Trout Fishing: Basic How-To Techniques and Tips

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Trout are among the most popular sport fish in America, especially areas with cooler weather.

Depending on the water and climate, trout can be naturally reproducing or raised in hatcheries and then seasonally stocked in popular fishing holes to provide angling opportunities.

There are many species and subspecies of trout and char in the United States.

Rainbow and Eastern brook trout have large native ranges that have been expanded with introductions elsewhere.

Lake trout, or Mackinaw, also now inhabit selected cold, deep lakes across the northern half of the country.

Several other native trout are popularly fished in regions, such as the cutthroat trout present in the northwestern and interior mountain U.S. German brown trout native to Europe also can be found in many states with cool streams and lakes.

If you’re new to trout fishing or want a refresher course, this article discusses some of the simplest ways to catch these cold-water fish in lakes, ponds, rivers and creeks.

Of course, there is much more to the sport for those who want to cast into it more deeply, but these tips are meant as a starting point.

Trout Fishing Tackle and Licenses

A medium-action spinning or casting rod with and complementary reel is a good starting place for conventional bait or lure fishing. (See below for fly fishing.) If this is your first fishing pole, buy decent but not outlandishly expensive equipment.

A typical trout rod is about six feet in length, give or take.

Usually, a rod and reel well-suited for a main line in the 4- to 8-pound test range will serve you well for trout fishing and also will get the job done for other popular freshwater species, such as bass and panfish.

Main Line and Leader

I like 6-pound test on my spinning reel as a go-to main line weight for this type of fishing. You can choose monofilament or a variety of other lines including fluorocarbons, depending on preferences and price points.

If you buy a reel with extra spools, this will enable you to easily switch from light tackle approaches to heavier gear and back, as your quarry and conditions change.

You will want to tailor your main and leader line according to fishing conditions, but the range above should work for most situations. Usually, anglers use leaders that are a bit lighter than their main line.

For other tackle, consider the types of fishing described below.

Trout Fishing License

In most areas, you also will need to buy an angling license for trout fishing. Licenses might be available for time periods ranging from a day to a year or longer.

Some states offer free or reduced price licenses for children, senior citizens, people with disabilities and perhaps other anglers.

Check out licensing requirements and other regulations, which are typically managed by state agencies but may also involve tribes or other organizations.

Many fish and game departments these days publish their regulations both online and in print.

In many places, retail stores that sell fishing supplies may also issue licenses for a fee and offer regulation booklets, but make sure you have a plan to not only be prepared with the right tackle but also to be fishing legally before setting out into the wilderness.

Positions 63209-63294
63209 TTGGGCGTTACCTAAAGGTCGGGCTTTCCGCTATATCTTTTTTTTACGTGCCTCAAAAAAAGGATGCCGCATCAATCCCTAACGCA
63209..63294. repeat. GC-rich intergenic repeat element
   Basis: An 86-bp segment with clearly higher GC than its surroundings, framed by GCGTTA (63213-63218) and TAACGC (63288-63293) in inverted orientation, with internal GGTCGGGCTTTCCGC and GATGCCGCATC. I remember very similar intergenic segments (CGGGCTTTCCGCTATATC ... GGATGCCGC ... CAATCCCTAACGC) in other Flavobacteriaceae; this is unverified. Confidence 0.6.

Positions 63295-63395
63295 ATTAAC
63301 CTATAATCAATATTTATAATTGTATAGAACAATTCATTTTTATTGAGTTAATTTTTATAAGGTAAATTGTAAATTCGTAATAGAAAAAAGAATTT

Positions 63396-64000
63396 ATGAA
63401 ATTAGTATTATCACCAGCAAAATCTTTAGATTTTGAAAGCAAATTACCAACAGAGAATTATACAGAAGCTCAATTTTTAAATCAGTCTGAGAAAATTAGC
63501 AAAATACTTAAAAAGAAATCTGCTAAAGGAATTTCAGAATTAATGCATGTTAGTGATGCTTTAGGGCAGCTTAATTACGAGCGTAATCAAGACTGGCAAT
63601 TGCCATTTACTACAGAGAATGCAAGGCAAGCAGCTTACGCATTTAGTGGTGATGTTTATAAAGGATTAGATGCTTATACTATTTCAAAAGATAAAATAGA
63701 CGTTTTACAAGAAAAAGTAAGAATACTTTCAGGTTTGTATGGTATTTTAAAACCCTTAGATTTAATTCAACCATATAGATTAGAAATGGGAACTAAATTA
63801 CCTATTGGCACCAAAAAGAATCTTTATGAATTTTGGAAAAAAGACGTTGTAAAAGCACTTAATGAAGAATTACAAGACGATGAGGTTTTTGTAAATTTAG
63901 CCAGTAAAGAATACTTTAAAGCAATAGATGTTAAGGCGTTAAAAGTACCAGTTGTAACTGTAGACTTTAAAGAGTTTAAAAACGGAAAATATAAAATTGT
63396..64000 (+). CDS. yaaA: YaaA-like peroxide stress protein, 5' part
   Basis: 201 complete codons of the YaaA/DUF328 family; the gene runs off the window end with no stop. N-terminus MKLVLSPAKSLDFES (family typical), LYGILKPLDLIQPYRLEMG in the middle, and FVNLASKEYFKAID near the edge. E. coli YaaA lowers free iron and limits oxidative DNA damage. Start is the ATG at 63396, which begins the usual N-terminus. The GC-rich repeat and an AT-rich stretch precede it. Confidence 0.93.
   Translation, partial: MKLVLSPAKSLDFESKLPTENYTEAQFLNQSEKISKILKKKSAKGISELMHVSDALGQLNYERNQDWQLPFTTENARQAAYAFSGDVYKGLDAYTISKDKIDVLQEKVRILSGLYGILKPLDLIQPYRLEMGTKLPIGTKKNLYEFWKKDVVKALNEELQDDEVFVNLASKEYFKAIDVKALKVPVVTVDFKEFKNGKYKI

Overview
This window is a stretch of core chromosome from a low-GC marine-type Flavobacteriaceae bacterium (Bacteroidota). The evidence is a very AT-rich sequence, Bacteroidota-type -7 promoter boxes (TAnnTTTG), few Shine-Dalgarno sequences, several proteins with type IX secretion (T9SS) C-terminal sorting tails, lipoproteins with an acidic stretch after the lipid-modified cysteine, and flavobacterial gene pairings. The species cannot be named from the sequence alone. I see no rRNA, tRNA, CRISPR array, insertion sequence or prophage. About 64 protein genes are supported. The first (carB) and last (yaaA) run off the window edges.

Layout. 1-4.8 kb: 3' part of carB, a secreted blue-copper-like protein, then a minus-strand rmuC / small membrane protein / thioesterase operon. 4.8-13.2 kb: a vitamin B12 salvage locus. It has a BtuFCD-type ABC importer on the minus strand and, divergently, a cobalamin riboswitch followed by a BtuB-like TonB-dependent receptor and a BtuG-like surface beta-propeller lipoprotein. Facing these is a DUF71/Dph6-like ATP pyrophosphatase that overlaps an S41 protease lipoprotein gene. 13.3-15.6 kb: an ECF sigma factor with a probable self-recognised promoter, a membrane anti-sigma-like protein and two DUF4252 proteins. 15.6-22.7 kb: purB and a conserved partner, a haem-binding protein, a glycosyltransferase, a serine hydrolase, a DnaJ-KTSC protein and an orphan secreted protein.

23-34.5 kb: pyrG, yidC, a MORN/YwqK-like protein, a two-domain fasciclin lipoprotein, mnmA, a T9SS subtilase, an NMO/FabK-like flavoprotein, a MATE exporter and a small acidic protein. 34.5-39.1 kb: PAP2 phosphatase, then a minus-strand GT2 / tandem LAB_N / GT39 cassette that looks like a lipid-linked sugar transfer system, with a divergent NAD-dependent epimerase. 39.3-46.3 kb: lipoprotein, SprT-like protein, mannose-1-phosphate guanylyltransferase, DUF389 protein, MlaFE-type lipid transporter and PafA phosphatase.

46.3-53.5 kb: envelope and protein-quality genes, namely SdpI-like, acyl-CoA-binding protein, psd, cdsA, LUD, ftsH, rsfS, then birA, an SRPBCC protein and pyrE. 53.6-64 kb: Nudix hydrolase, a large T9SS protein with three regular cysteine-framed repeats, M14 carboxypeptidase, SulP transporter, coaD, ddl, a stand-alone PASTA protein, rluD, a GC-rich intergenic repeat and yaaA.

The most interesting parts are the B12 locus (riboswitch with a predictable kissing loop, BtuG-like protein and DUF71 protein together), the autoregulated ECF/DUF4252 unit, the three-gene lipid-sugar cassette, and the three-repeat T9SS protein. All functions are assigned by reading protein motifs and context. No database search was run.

Some states also have started offering digital licensing options.

Bait Fishing for Trout

This is the most common way to catch trout, and perhaps the most fool-proof.

In lakes and ponds, you first have to decide whether you’ll fish near the bottom or suspend your bait from a bobber (float).

Bottom fishing can be very effective because trout in still waters often cruise just above the bottom in search of food.

If trout are surfacing or cruising near the surface, fishing bait beneath a float is effective and also a fun way to “see” the bite as the bobber moves or plunges underwater.

Natural Trout Baits

For bait, both natural and artificial options work well.

On the natural side, nightcrawlers and other types of earthworms are an excellent choice. Salmon eggs, mealworms and locally available baits can also be very successful and often are similar to food sources in the environment.

Wild trout accustomed to foraging may be more likely to bite natural baits or good imitations.

Artificial Trout Baits

Artificial baits are easy to use and sometimes unbeatable when fishing in lakes and ponds for trout raised on a fish hatchery diet.

Some of the most popular varieties come in doughs and pre-formed baits that are easy to put on hooks.

Many of these baits have the added advantages of floating off the bottom and coming in bright colors, making them exceptionally easy for trout to spot. Most are also scented as an added attractant.

There are multiple brands in this category that catch lots of fish, with Berkley PowerBait the best known among them.

For more on angling with that extremely popular bait, read Trout Fishing with Berkley PowerBait.)

Natural baits or artificial baits that closely mimic naturals (like worm-shaped molded baits) are a great way to fool wild trout or stocked trout that have been free long enough to adapt to nature’s menu.

These baits work well in both lakes and streams. In lakes, they are most often still-fished, although slow retrieves can be irresistible at times.